Origins aside, the product of Jean’s alter ego took the comic world by storm. In 1973, as Moebius, he teamed up with Jean-Pierre Dionnet, Philippe Druillet and Bernard Farkas to create Les Humanoïdes Associés (United Humanoids). The outfit launched Métal Hurlant, later to become Heavy Metal magazine in the US.

Another change

As Gir, Jean’s style was realistic, picking influences from film and photography and basing worlds on real places. But Moebius was able to explore new environments, developing a rich, detailed style that would bring alien civilisations to life through vivid, evolving imagery.

Métal Hurlant and its strips were spurred on by the growing underground press and comics movement in America in the 70s. “The idea was to be free, completely free, with no boundaries,” remembers Jean. “Choosing the subjects, prose and style was free – my work was sci-fi and fantasy; I wanted to be provocative.”

This sense of freedom manifested in pieces such as space and time odyssey Le Garage Hermétique (The Airtight Garage), The Long Tomorrow (which influenced Blade Runner) and the fantastical Arzach, a dialogue-free comic following a lone explorer and his winged alien creature.

Arzach and its legacy

Arzach changed everything. Under the name Moebius, Jean was able to create a new language for comics. Freed from the constraints of a conventional script, the strip was a non-linear, expressive and surreal fantasy that asked the reader to
form meaning from the images.  

“It was the first time a book had no dialogue, and it was intentionally provocative,” says Jean. “The character was so mysterious, and the silence was part of that mystery. It’s like a silent movie but with an artistic style and unique colours. The pictures have their own power, and without words the meanings come directly from the images, characters and landscapes. So the story can be seen in one picture.”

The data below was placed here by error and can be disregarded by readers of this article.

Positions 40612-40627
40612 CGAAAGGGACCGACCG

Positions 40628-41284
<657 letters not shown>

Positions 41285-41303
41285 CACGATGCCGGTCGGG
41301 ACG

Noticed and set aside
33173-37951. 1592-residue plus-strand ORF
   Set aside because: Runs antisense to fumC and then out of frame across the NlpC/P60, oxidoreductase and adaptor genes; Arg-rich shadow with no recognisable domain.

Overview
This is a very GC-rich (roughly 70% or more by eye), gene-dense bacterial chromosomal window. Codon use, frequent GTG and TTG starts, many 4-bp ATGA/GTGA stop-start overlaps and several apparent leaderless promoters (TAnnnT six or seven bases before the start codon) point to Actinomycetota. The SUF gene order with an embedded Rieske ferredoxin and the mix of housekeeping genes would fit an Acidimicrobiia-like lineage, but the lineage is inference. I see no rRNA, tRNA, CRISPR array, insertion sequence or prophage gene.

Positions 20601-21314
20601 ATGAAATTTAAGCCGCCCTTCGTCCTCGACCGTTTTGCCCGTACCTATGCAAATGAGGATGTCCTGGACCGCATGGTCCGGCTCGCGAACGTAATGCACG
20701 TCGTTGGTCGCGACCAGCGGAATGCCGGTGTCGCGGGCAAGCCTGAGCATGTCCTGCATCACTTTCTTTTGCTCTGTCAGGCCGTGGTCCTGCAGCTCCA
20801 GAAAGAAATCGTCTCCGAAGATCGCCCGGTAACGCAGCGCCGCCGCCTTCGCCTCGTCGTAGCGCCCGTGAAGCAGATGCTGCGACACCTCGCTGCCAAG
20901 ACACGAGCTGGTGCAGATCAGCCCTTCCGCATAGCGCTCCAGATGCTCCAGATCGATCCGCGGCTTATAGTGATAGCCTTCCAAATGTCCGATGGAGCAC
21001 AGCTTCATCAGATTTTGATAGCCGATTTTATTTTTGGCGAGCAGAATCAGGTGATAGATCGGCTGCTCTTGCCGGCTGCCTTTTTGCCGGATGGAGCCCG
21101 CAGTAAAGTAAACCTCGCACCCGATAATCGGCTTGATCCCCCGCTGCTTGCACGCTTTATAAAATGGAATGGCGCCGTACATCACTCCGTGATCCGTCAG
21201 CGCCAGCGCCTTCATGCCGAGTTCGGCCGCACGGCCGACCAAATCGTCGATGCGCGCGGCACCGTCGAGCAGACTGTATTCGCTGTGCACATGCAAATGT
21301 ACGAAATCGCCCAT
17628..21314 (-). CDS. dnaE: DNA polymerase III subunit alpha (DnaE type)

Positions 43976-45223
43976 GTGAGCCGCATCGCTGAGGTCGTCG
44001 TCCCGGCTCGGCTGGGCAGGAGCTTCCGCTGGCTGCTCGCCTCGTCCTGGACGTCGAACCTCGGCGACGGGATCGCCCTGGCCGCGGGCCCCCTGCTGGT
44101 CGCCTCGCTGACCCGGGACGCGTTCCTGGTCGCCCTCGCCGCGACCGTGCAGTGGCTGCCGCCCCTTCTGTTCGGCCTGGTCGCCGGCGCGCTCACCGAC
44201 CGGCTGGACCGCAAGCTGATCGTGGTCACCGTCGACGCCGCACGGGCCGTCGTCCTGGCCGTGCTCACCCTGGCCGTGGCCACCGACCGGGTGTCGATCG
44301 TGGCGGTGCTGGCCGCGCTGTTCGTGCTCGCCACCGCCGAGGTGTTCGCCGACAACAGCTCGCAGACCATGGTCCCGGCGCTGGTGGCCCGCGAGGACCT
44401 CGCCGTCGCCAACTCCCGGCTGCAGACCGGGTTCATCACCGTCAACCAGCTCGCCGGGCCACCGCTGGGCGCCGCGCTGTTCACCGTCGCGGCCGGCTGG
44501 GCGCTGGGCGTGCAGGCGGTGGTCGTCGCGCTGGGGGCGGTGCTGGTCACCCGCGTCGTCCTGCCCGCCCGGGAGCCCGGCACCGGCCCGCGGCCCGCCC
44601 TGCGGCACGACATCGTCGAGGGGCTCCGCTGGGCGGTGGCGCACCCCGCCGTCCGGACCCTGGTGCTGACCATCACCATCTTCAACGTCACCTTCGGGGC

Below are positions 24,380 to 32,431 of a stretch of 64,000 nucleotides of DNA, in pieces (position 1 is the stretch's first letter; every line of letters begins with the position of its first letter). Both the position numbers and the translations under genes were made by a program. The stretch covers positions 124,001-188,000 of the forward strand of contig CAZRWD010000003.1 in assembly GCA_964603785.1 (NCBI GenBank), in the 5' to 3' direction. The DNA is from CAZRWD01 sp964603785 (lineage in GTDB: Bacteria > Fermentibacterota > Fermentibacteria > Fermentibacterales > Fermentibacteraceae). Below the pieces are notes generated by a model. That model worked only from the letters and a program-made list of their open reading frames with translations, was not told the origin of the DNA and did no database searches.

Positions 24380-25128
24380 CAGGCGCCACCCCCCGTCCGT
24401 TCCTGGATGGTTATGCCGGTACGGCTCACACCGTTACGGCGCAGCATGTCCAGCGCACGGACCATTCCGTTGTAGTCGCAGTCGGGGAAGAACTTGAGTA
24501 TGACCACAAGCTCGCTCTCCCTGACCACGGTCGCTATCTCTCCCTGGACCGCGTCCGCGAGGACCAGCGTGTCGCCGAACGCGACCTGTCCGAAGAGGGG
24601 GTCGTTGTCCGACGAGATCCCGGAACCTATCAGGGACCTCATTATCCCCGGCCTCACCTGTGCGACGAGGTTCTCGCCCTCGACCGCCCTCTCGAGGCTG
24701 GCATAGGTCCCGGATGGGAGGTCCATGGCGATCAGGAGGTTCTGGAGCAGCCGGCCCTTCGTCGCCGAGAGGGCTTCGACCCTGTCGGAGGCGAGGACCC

Hollywood Calling

Jean’s visions caught the imaginations of film-makers. His friendship with the writer Alejandro Jodorowsky, who he’d worked with on Arzach, led to assignments in Hollywood. He was asked to design costumes and sets for the original movie adaptation of Dune, but the project was never filmed. Despite this, Jean was in vogue, and soon Dan O’Bannon and Ridley Scott hired him to work on concepts for Alien. The visual language of Jean’s comics was loved in Hollywood, but the artist is dismissive of his impact: “I only spent 10 days on Alien and two months in LA at Disney for Tron. Willow was 15 days’ work. I’m not a specialist in cinema, I’m a comic artist and illustrator first.”